Lea Sprunger in Lausanne (Giancarlo Colombo) © Copyright
Feature Lausanne, Switzerland

Sprunger not overshadowed in Lausanne – IAAF Diamond League

On a night when there were five world-leading performances at the IAAF Diamond League meeting in Lausanne on Thursday, you could be forgiven for slightly overlooking the second place in the women’s 400m hurdles of emerging local Swiss talent Lea Sprunger.

Nevertheless, at 27 something of a late comer to the very top echelon of the sport, Sprunger’s run and personal best of 54.29 consolidated her position as somebody to be very much aware of with the IAAF World Championships London 2017 now less than a month away.

She is now the leading European on this season’s world lists, with five Americans and two Jamaicans faster than her, but her outing at the Athletissima meeting gave every suggestion that there is still plenty more to come.

Against a loaded field containing all three Rio 2016 Olympic Games medallists and the winner of the last two world titles, but spurred on by a near-ecstatic home crowd, she flew over the first five hurdles and was in the lead at the halfway point.

Despite seeming to tire around the second bend, she got her second wind off the eighth barrier and went from sixth to second down the home straight, only losing out the USA’s Rio bronze medallist Ashley Spencer and leaving in her wake a whole host of hurdlers with better championship credentials than the European bronze she acquired last summer in Amsterdam.

Filling the three places immediately behind Sprunger were Great Britain’s 2014 European champion Eilidh Child, Denmark’s Rio silver medallist Sara Slott Petersen and Czech Republic’s two-time reigning world champion Zuzana Hejnová; while it all went wrong on the night for Rio gold medallist and the 2017 fastest woman in the world Dalilah Muhammad, who pulled up between the first and second hurdles.

‘Hurdles don’t scare me anymore’

“The public helped me a lot to fight all along this race. It (Lausanne) is definitely not just any other meeting, it’s as important as a final (at a major championships). Knowing that in the crowd was my family and my friends, these details make a difference.”

“The national record is very close (held by Anita Protti with 54.25 when she finished sixth at the 1991 world championships) and is definitely an objective,” reflected Sprunger after the race.

“Most importantly, I want to keep improving and to get to London in the best shape possible. I need to be even more relaxed and fluid over the hurdles and I should get to the record. 

“I started fast (in Lausanne), which was good, but then I was a bit too passive on the second bend and that is probably where I lost those four hundredths-of-a-second.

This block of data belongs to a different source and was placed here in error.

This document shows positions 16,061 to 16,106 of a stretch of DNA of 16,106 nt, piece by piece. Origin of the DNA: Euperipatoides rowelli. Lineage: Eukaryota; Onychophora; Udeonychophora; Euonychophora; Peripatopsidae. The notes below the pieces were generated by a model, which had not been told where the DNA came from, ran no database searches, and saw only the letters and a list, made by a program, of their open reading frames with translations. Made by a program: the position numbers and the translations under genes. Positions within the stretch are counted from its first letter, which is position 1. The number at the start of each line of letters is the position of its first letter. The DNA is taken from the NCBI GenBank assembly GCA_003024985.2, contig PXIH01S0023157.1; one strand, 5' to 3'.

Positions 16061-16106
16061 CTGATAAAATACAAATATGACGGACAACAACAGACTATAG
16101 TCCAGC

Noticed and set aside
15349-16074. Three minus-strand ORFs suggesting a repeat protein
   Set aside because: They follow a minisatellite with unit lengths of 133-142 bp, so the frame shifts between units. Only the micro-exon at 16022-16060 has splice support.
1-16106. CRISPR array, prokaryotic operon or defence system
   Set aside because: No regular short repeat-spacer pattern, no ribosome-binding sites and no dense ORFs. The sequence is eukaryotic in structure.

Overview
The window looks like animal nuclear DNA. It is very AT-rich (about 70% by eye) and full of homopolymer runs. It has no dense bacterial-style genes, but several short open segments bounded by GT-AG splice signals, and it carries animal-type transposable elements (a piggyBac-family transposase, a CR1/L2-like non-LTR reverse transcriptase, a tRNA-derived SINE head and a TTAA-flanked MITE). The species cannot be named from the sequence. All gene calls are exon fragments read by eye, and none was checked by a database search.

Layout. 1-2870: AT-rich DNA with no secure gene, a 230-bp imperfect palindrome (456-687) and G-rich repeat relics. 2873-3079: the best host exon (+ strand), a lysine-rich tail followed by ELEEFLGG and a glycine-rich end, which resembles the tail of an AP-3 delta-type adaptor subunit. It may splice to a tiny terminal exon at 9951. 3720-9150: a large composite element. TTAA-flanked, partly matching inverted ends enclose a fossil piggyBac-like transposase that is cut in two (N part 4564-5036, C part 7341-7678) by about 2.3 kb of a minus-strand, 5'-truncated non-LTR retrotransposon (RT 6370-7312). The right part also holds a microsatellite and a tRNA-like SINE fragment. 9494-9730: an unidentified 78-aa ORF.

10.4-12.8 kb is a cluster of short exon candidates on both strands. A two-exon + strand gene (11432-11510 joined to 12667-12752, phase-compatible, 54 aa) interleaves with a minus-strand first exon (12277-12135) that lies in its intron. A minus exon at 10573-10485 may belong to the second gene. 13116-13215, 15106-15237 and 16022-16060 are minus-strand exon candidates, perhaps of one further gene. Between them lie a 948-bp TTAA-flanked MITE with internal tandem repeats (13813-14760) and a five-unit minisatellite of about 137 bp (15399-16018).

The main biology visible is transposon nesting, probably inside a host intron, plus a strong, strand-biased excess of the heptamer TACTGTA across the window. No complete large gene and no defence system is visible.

“I have made a huge change, at least for me, and gone from 15 to 14 strides, but I really needed it. I feel good with this new rhythm even if I haven’t practiced it in a lot of competitions so far. From now on, hurdles don’t scare me anymore!”

“Changing my strides was decided at the end of last season. This rhythm is better for me considering my pace. However, I am still in the phase of fine-tuning my strides.”

As part of a momentous week for Sprunger, she set a Swiss 400m record of 51.09 at nearby La Chaux-de-Fonds on Saturday.

“Yes, I had an amazing season so far. One of my goals this season was to break the Swiss 400m record. I’m delighted I did it a few days ago.

“My goal is to have my name on as many Swiss records as possible (she also holds the Swiss 200m record).  I think I am to run under 54 seconds (for the 400m hurdles). I am sure I can make it but I don’t’ know if it will be this year or next season.”

Foundation in the combined events

Sprunger first came to attention as a heptathlete and was 10th at the 2008 World U18 Championships before progressing to the podium the following year and taking the bronze at the European U20 Championships.

However, her last heptathlon came six years ago after relatively weak throwing events suggested to her that her path to the top lay elsewhere. 

A disappointing 16th place at the 2011 European U23 Championships, her last heptathlon, was a pivotal point in convincing her to switch to the 200m and in 2012 she achieved her ambition of making the Swiss teams at that year’s European Championships and the London 2012 Olympic Games.

However, major success still eluded her and she extended her range to 400m in 2014 and the 400m hurdles the following year in a bid to find her niche.

She jokingly denied that Kariem Hussein’s 2014 European win on home soil in Zurcih influenced her decision to change to hurdling shortly afterwards.

“Kariem’s win was great for Swiss athletics but I’d actually decided to make the switch before those championships,” she added, watching Hussein’s triumph from the stands as she also contested the 200m there.

Now the race is on to emulate Hussein’s victory.

“Of course, everyone is thinking about the world championships and that’s my immediate goal but I can’t deny that I’m thinking about next year’s European Championships in Berlin as well.

“If I stay healthy and keep improving like I have done this year, then I think I can do better than my bronze medal from last year in Amsterdam,” added Sprunger with a steely and determined smile.

Phil Minshull for the IAAF